In New Mexico, political leaders said they were surprised, but they doubted the revelation would negatively impact the Domenici legacy.
"It is going to make his legacy a little bit more colorful because he is not exactly the kind of guy you expect that from," said Maurillo Vigil, a political science professor emeritus at Highlands University in Las Vegas, N.M.
"It is surprising because he was always an upstanding type of fellow, a family man, and that was his image."
Edward Lujan, former chairman of the Republican Party of New Mexico, said he had heard rumors about the child years ago, but "I didn't pay much attention. I didn't care. Those kinds of things honestly are between the families and has nothing to do with how he did his job."
"I don't think there was anything hypocritical about anything," Lujan said. "I admire him as much today as I did yesterday and the day before."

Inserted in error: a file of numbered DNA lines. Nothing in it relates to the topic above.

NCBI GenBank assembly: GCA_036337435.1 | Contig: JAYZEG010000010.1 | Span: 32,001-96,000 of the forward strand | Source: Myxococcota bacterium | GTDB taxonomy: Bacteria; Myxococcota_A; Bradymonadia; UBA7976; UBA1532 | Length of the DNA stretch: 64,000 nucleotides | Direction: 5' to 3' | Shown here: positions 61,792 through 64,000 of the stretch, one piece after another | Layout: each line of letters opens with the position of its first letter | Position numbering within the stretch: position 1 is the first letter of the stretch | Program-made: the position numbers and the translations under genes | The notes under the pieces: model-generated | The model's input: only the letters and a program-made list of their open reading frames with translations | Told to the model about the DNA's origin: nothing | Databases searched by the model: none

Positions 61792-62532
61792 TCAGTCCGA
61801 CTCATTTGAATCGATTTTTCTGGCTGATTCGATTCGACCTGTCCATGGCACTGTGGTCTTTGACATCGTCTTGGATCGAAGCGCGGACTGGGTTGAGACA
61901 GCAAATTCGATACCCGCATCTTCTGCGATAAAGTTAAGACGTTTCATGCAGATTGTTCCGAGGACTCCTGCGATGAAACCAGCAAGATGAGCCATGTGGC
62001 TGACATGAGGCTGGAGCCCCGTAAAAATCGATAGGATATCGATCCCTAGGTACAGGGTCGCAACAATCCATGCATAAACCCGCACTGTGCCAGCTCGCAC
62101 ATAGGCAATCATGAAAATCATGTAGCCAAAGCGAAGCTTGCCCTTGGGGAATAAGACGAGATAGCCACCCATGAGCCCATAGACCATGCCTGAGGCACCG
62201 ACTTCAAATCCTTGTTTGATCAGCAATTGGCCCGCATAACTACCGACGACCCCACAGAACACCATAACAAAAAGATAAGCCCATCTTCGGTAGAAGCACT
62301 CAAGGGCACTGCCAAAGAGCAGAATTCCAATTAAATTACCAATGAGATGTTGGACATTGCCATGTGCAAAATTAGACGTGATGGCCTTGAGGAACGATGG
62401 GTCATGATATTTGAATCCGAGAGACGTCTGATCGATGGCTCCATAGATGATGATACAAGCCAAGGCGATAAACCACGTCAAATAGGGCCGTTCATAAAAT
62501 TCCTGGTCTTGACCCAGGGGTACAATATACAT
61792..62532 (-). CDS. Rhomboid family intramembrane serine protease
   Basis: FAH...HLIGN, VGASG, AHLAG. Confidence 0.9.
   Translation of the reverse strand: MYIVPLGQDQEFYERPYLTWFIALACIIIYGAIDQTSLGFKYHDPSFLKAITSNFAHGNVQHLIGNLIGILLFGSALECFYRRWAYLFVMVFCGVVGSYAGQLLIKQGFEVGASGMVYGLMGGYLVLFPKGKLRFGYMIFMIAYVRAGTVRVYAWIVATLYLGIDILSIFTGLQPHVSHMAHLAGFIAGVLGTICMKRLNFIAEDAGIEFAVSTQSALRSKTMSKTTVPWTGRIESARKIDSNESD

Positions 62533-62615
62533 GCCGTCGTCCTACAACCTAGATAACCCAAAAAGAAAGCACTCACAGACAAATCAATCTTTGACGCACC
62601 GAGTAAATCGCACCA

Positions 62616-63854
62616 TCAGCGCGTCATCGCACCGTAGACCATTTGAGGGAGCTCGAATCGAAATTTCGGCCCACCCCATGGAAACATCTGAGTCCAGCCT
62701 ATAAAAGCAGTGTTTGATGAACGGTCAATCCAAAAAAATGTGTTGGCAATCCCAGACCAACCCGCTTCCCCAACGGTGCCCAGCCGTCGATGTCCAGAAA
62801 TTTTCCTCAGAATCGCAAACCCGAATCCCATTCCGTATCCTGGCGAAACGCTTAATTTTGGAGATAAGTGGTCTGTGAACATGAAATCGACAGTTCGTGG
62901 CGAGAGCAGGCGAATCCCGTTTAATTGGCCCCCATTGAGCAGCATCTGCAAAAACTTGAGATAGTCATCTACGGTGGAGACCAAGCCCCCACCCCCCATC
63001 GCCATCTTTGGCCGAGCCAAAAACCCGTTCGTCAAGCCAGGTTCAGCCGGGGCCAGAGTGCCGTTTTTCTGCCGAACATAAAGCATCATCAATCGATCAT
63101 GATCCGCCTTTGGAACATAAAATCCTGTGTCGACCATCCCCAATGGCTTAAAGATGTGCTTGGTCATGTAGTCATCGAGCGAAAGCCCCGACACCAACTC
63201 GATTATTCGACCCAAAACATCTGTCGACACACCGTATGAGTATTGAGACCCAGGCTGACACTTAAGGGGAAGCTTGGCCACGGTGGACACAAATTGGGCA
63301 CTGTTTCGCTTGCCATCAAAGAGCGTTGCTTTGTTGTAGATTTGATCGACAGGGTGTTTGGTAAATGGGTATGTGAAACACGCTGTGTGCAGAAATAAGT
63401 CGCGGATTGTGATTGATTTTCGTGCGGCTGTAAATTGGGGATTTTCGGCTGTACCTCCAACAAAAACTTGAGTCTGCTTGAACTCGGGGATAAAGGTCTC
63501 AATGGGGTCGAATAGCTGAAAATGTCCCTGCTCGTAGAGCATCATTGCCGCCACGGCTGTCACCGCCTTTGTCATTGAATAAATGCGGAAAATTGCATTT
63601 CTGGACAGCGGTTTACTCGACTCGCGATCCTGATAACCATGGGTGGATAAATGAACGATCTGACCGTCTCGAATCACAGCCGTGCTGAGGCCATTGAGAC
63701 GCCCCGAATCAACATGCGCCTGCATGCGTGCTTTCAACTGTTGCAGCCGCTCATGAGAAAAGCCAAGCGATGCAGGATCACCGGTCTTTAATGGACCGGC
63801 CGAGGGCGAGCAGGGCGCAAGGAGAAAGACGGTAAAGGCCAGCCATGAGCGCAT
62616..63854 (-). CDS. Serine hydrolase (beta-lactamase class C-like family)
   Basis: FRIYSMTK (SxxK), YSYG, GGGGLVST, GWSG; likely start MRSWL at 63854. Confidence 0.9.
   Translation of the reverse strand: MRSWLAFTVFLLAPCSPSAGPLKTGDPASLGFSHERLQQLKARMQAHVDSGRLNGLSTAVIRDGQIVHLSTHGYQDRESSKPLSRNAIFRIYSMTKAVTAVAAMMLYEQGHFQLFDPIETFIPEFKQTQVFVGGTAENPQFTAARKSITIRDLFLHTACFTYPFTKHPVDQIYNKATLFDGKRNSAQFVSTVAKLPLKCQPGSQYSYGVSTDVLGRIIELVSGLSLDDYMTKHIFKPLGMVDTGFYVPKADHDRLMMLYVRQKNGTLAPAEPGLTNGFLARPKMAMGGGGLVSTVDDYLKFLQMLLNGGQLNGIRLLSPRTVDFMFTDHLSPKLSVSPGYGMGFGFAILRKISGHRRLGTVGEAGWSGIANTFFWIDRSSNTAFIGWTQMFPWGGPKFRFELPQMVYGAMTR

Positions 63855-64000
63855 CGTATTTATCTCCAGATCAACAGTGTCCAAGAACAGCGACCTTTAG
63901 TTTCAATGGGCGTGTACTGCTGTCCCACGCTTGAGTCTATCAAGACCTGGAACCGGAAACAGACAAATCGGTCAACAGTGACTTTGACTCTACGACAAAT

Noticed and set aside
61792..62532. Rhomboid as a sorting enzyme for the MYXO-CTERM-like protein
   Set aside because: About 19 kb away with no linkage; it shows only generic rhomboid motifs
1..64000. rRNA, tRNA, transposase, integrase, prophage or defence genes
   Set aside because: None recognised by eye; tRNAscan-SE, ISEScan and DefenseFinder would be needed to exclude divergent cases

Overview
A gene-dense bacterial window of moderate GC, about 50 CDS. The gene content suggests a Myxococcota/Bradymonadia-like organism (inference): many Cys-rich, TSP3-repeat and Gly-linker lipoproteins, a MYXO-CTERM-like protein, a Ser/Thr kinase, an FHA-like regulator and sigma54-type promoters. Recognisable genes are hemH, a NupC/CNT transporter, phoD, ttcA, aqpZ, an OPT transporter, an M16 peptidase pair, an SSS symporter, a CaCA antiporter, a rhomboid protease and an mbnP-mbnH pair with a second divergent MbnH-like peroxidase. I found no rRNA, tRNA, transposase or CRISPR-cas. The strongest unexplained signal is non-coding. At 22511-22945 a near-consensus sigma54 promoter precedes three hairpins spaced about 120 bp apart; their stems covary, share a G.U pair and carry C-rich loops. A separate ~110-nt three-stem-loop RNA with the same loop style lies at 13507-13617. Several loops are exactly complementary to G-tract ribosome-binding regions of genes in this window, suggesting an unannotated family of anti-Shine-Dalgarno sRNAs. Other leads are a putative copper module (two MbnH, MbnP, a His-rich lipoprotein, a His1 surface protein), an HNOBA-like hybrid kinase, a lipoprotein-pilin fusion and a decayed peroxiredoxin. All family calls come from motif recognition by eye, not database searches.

Republican Gov. Susana Martinez said her "thoughts and prayers are with the family.
"It's a difficult time," she said, "but Sen. Domenici's work is a very separate and distinct issue. I think he's done great things for the state and I don't think anyone will ever forget the hard work and all that he brought to New Mexico."
Others weren't as strong in their defense of Domenici and sizing up how the revelations would affect this legacy.
"I'll leave that for historians and other people to judge," said former Gov. Toney Anaya, a Democrat who ran a close race against Domenici in 1978.
Associated Press writer Russell Contreras contributed to this report.
Copyright 2013 The Associated Press. All rights reserved. This material may not be published, broadcast, rewritten or redistributed.